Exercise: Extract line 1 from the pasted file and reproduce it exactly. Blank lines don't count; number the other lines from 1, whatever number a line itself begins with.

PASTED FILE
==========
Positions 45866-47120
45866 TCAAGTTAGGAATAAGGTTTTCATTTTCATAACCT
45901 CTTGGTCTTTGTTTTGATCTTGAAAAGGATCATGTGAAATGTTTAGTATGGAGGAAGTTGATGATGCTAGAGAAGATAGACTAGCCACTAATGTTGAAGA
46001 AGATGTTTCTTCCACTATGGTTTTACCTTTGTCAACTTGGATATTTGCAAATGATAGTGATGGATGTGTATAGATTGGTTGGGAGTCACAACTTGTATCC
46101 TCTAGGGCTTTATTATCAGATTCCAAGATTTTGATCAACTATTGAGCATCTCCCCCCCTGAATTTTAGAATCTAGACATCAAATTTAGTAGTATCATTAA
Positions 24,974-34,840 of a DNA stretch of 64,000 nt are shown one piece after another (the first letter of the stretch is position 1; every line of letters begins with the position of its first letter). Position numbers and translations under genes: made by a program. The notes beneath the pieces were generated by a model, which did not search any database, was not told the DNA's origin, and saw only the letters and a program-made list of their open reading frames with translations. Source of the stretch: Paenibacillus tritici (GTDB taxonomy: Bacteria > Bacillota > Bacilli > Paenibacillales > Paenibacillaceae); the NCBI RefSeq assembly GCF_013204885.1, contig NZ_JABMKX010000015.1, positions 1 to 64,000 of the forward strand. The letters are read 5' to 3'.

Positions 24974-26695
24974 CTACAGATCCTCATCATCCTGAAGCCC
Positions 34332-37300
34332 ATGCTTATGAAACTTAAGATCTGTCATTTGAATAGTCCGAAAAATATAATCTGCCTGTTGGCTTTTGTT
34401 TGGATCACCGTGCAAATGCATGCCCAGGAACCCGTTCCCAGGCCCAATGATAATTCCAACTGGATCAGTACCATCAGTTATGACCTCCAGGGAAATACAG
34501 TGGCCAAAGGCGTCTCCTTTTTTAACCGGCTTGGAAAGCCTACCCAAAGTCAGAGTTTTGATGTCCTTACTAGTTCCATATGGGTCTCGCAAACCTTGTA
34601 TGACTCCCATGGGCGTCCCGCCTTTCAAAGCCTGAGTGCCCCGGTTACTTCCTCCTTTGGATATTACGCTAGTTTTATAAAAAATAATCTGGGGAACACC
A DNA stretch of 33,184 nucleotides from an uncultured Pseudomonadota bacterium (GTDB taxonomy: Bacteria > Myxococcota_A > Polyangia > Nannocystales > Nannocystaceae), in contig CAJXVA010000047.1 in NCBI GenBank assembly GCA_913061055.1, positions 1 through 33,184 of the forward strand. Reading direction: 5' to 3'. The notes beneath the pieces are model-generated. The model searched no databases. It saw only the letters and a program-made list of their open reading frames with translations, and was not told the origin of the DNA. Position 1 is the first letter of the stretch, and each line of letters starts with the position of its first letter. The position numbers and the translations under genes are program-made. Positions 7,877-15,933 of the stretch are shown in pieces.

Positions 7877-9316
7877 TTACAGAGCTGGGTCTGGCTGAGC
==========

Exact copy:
Positions 45866-47120